On 18 June the refurbished Festival Theatre welcomed its first audience – more than 800 local schoolchildren were invited to join us in the restored darkness to watch Chichester Festival Youth Theatre’s production of The Witches. With very few having had any previous experience of the Festival Theatre, they were the perfect audience to put the Theatre through its paces.
Around ten days before this pre-adolescent whirlwind, the foyer and auditorium had been completed by Osborne and handed over to CFT. Since then theatre technicians, like Odysseus returning to Ithaca, had set about the new auditorium vigorously installing and testing to ensure it was all fit for use.
Once The Witches had departed it was time for a few more tests, an evening of comedy for the builders, contractors and sub-contractors, followed the next day by Sandi Toksvig, and finally a selection of the music of Gilbert and Sullivan. Each event gave the Theatre a chance to try out different elements, to interact with a different audience and to adjust to inevitable niggles. Every thought and comment has been logged and will be considered and acted upon. Such is the real purpose of these ‘test’ evenings.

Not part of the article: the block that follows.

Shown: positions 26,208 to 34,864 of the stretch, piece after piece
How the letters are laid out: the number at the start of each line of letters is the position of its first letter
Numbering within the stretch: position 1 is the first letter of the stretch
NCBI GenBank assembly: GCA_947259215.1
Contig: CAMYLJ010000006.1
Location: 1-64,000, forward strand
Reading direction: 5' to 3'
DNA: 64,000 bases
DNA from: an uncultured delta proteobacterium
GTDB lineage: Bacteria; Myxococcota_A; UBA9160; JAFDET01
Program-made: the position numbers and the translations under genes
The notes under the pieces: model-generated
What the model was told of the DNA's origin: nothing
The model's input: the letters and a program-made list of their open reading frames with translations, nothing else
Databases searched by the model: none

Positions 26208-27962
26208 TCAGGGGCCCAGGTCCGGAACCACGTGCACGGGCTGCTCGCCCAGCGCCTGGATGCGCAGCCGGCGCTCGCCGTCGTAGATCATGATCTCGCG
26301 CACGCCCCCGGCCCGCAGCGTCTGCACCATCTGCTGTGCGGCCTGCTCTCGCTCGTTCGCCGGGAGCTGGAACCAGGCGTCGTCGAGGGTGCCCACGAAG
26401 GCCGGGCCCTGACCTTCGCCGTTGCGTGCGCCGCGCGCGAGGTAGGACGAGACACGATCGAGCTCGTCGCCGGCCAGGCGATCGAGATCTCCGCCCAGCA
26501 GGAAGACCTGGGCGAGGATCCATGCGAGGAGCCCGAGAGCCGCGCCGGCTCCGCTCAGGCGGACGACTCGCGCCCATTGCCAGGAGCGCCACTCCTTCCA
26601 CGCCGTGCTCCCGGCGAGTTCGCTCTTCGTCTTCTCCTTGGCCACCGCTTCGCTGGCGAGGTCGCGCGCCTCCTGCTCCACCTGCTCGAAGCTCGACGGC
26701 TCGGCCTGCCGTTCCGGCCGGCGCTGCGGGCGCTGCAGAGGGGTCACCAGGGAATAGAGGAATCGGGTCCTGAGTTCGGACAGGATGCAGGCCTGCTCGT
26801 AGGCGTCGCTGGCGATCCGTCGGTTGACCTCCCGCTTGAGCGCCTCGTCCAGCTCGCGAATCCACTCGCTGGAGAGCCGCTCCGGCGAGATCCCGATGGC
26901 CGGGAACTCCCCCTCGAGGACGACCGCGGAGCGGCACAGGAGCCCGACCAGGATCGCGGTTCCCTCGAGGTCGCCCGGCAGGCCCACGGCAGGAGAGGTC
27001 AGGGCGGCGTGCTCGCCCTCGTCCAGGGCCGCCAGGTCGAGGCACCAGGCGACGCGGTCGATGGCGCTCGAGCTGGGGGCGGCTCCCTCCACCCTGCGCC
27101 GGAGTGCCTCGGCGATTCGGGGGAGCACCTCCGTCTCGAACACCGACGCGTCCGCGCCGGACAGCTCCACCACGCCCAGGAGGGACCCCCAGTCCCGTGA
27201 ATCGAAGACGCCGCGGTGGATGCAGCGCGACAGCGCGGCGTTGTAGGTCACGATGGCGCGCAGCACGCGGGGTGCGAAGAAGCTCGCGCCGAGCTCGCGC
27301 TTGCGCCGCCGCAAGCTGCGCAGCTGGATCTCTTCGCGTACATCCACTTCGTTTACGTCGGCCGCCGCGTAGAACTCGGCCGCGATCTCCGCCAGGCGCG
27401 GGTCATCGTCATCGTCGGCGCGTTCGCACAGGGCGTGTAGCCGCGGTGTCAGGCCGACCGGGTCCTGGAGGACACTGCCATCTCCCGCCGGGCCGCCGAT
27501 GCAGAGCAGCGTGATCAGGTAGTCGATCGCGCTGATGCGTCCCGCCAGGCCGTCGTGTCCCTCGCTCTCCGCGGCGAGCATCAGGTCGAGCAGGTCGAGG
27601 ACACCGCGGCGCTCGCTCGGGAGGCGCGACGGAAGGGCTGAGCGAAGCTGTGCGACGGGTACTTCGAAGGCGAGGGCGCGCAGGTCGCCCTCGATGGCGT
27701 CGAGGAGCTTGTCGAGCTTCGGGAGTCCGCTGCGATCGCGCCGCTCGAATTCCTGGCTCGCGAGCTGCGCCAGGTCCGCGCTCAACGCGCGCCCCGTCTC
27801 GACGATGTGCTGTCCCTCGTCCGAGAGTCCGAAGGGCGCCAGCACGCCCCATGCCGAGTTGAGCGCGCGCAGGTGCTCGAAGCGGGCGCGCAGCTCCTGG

However there will be no time for lengthy consultation or deliberation, for on 12 July, the Theatre will fling wide its doors for the first of its previews of Amadeus, and audiences will experience the full, finished product of so many months of work. Now, with the extension and refurbishment no longer left to the imagination, but physically realised, the Theatre has softened. It has lost a little of its PT Barnum meets Erno Goldfinger hostility, and instead seems light and open. The eye is drawn in and across the foyer and there is space to sit and move, and in the auditorium the audience now feels closer, the stage surrounded.
All of the dashed and dotted lines, treated like glyphs on the Rosetta stone, printed on vast lengths of paper, and tucked beneath the arms of management and visiting architects, have become objects that were built and have a purpose. And although some of us pored over these plans, and expressed them to interested friends and visitors, it now seems there was simply no way of visualising the completed structure; certainly no way of imagining the improved acoustics in the auditorium, or the gentle drop in pressure as the lift descends into the foyer.
The refurbishment is an achievement for so many individuals to be proud of.
All of whom I’m sure, will receive such pleasure from the crowds of people who will enjoy watching productions here, but before that there are jobs to be done, staff to be trained and a few little kinks to be ironed out. It will be a glorious relief when the audience hush falls on 12 July, and an incredible achievement when the house lights dim in that reimagined space.